Cinco de Mayo – "Just another wednesday"

In a staggering act of ignorance and hypocracy, five students at Live Oak High School in Morgan Hill were sent home yesterday for wearing American Flag t-shirts and bandanas on Cinco de Mayo. The students were told they were fueling the fire and inciting anger with Hispanic students.

Several television news reports highlighted the story last evening, and interviewed the boys. Each of the boys described how the school’s Assistant Principal Miguel Rodriguez, told the boys they must turn their shirts inside out or risk suspension. The boys went home instead to outraged parents.

The school district released a statement saying it did not agree with the school’s actions and the students will not receive suspensions. No one has reported whether or not the Vice Principal will be suspended instead.

For perspective on Cinco de Mayo, Oscar Casares, a professor at the University of Texas, Austin, wrote, “Cinco de Mayo is not even a Mexican holiday – it’s a Mexican-American holiday celebrating the Mexican militia’s win over the French at the Battle of Puebla. For the average Mexican, today is just another Wednesday.

“The holiday, which has never really been much of one in Mexico, crossed over to this side of the border in the 1950s and 1960s, as civil rights activists were attempting to build harmony between the two countries and cultures,” Casares wrote.

In the 1980’s Cinco de Mayo became more of a marketing opportunity, primarily by beer companies.

I wonder however, if teachers ever teach students about the actual origin and meaning of Cinco de Mayo – and no, it’s not a celebration of Mexican Independence Day. Although Cinco de Mayo celebrates a battle won by the Mexicans over the French, they were defeated shortly thereafter. The Mexican army won this battle but they did not win the war, and were governed by the French for the next three years. Once the U.S. Civil War ended, the United States demanded that the French withdraw their forces from Mexico, and set up a naval blockade along the Rio Grande to prevent French reinforcements from landing. Shortly afterward, Naploeon III capitulated and the French left Mexico.

Celebrating Cinco de Mayo is not the issue. At issue is when educators misuse their authority as the Vice Principle of Live Oak High School did.  And when teachers act as fountains of misinformation such as they do with Cinco de Mayo, ether by omission or out of ignorance, they are doing a tremendous disservice to students.

I won’t be surprised if the parents of the five flag-wearing boys sue the school.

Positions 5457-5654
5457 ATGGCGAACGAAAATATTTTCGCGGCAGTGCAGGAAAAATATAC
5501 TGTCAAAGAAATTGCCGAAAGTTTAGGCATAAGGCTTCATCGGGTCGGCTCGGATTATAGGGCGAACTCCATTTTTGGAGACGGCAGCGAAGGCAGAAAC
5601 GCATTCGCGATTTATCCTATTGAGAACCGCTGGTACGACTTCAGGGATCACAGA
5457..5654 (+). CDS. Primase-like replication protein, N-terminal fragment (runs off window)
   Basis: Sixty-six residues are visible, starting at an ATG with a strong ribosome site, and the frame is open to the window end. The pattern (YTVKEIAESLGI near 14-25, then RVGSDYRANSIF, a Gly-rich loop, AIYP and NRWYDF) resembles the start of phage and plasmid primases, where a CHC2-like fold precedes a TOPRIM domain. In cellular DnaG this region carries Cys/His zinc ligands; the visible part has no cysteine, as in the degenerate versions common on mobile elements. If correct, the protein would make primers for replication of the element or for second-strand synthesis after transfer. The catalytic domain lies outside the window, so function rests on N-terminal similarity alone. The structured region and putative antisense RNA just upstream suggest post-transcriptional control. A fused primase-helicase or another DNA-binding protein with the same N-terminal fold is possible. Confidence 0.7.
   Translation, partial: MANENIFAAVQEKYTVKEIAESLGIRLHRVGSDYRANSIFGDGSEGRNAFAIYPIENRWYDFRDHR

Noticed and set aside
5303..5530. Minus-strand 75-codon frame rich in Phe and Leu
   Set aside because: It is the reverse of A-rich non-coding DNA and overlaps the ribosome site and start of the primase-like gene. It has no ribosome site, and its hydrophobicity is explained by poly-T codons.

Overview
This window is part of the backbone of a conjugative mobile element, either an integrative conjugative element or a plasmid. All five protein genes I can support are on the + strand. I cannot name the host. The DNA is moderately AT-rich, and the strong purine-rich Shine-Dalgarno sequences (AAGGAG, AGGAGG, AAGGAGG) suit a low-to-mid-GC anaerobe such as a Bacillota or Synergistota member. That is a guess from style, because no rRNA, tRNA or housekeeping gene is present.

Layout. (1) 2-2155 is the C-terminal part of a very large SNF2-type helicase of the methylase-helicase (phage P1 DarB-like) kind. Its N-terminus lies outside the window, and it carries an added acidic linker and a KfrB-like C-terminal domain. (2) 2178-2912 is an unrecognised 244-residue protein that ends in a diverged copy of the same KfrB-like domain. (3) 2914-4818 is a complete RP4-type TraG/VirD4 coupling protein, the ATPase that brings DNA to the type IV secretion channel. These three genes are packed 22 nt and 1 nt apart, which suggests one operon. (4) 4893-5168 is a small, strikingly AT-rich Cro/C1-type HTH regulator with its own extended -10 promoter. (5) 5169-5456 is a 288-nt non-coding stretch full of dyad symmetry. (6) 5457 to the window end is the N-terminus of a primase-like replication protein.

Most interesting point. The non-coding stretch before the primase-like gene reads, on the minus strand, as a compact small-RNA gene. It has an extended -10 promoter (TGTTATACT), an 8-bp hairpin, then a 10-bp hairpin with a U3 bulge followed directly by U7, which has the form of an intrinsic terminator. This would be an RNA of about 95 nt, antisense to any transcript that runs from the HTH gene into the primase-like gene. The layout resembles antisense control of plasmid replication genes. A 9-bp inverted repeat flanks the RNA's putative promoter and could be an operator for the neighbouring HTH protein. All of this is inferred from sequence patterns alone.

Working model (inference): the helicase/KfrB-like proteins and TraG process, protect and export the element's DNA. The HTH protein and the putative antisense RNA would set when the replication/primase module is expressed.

I wonder… did the school fly the American flag yesterday as they undoubtedly do, every other day of the year.

– Katy Grimes

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  1. Adam
    Adam 7 May, 2010, 08:49

    Taking your wondering a bit further Katy, do you think they all recited the Pledge of Allegiance that morning as well? I hope the school gets sued, I hope people get fired, this insanity can’t stand. We can’t continue down this path of becoming the United States of Pander and Cater.

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  2. LaLola
    LaLola 7 May, 2010, 10:21

    I was outraged that they would make kids take off patriotic Red, White and Blue – until I spoke to a Live Oak parent at the gym last night. Apparently, those 5 kids are known bully/ trouble makers and they planned ahead to wear the shirts and taunt the Cinco de Mayo celebrants. They were sent home because they didnt wear the colors to be patriotic, they purposely set out to be disputive and make trouble. Now I am outraged that these “rotten” kids are getting so much attention and hiding behind our Flag to get away with being bullies.
    The moral of the story is that things are often not as simple as they seem on the surface. For me, someone who was initially upset at the officals, this was a good reminder of the importance to have all the facts before jumping to conclusions.

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  3. Admin
    Admin Author 8 May, 2010, 19:01

    LaLola – that’s like blaming a rape victim for dressing provocatively. Regardless of the intent of the boys, the American Flag is still the American flag. The school VP was wrong and the Mexican-American students claiming to be offended at the “disrespect” are wrong as well. This is America – not Mexico.

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  4. Margo Judge
    Margo Judge 25 May, 2010, 11:15

    Let us assume that both facts are true.
    1) The boys were bullies and intended to wear the shirts to taunt and incite and make trouble.
    2) The American Flag is a symbol of patriotism and should never be required to be worn inside out.
    Those five boys, regardless of their intent, should have been allowed to wear their American flag t-shirts and not allowed to taunt or make trouble. It is negative behavior, and not assumed intent, that could have been addressed. As it happened, if the boys were going to be bullies, they got away with being heroes instead.
    The American Flag is about patriotism, it is not about ethnicity. It stands for democracy not for class warfare.
    If it is true that the boys were going to misuse the symbol of the American Flag, the school should have waited until they did so. Then they could have said, they intended to stand by the ideals of the American Flag and were not going to allow it to be misrepresented by anyone. That would have been a much more powerful argument and a better lesson for those boys.
    Margo Judge

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